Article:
Microsoft, Salesforce Unveil Cloud-Computing Partnership

Microsoft Corp. (MSFT) and Salesforce.com Inc. (CRM) agreed to make some of their business-software products work better together, signaling a thaw between two longtime rivals.

Salesforce’s customer-management programs will become available for Microsoft’s Windows and Windows Phone operating systems, and will work with Office 365 online productivity software, the companies said in a statement today.

The agreement marks a shift in what has sometimes been a fractious relationship. In 2010, Microsoft sued Salesforce for patent infringement, setting off a countersuit before the companies settled later that year. Microsoft in 2005 also announced plans to “give Salesforce a very effective run for their money” with a competing product and in 2010 ran an anti-Salesforce ad campaign with the tagline “Don’t Get Forced.”

Under new Chief Executive Officer Satya Nadella, Redmond, Washington-based Microsoft has been looking to bolster its Internet-based cloud software and corporate programs. Software makers are looking for more ways to let applications, even from rivals, work together as customers seek to use multiple products and share information.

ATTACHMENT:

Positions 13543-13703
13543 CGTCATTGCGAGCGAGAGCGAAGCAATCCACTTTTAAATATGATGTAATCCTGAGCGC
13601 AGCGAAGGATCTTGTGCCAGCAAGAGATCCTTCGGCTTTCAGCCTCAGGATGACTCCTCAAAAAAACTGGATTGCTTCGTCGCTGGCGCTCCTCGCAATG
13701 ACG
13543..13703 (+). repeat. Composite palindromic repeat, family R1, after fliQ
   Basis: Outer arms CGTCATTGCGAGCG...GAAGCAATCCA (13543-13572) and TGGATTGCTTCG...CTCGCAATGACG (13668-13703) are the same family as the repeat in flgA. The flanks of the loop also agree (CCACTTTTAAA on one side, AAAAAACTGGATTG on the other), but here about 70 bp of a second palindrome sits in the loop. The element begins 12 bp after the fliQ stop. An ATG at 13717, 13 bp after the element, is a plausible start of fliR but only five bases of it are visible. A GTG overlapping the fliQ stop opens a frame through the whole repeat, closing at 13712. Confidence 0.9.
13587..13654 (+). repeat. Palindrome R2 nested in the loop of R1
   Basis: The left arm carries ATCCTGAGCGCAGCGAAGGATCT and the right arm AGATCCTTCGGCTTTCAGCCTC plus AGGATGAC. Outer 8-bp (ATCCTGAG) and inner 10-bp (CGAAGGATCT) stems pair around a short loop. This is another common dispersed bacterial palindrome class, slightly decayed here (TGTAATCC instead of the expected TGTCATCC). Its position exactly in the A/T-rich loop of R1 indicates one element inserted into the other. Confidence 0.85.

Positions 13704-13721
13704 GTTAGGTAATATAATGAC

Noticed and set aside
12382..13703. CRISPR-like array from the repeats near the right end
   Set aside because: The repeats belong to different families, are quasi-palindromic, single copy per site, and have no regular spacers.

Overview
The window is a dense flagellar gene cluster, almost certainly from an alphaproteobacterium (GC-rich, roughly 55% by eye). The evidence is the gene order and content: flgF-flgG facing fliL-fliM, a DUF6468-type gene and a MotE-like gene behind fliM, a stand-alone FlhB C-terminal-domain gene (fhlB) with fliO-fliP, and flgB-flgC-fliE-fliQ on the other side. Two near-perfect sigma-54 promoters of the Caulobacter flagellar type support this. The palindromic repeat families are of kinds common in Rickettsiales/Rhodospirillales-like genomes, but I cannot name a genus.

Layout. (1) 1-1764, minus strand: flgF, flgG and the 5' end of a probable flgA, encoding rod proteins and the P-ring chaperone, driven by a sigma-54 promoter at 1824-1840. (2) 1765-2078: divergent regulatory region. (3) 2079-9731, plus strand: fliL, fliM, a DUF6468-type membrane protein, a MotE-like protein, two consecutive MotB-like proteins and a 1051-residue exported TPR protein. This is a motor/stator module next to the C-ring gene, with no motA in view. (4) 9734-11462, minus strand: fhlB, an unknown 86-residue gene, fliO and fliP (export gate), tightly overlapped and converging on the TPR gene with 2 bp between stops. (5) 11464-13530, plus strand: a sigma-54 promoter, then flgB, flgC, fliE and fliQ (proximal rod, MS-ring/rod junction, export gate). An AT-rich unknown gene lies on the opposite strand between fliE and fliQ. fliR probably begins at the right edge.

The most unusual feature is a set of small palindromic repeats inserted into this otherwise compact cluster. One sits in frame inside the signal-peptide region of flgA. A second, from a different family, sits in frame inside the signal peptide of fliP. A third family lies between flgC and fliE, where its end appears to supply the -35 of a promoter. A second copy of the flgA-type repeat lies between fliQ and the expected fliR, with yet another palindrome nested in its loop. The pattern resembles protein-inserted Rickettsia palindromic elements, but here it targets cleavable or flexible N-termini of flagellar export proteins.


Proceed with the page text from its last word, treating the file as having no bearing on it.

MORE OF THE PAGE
“This announcement is really about putting our customers first,” Salesforce CEO Marc Benioff said on a conference call.

Photographer: David Paul Morris/Bloomberg

The companies are also talking about integrating data from Salesforce products into Microsoft’s Office programs, the people said. Close

The companies are also talking about integrating data from Salesforce products into... Read More

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Photographer: David Paul Morris/Bloomberg

The companies are also talking about integrating data from Salesforce products into Microsoft’s Office programs, the people said.

Terms of the accord weren’t disclosed. Microsoft and San Francisco-based Salesforce both also agreed to use some of each other’s programs, including expanding Salesforce’s use of Microsoft’s database and Azure cloud software.

Developing Apps

Microsoft has been asking Salesforce to deliver apps for Windows and Windows Phone for at least a year. Kendall Collins, an executive vice president at Salesforce, said in a 2013 interview that Microsoft had talked to Benioff about developing apps for the products. At the time, the company wasn’t interested because it didn’t think there was enough customer demand, though Collins said Salesforce would monitor the situation.

Benioff cited Nadella’s ascent to the CEO job for giving him an opportunity to improve Salesforce’s relationship with Microsoft, a company he referred to as the “evil empire” just a few years ago.

To contact the reporter on this story: Dina Bass in Seattle at dbass2@bloomberg.net

To contact the editors responsible for this story: Pui-Wing Tam at ptam13@bloomberg.net Jillian Ward, Reed Stevenson

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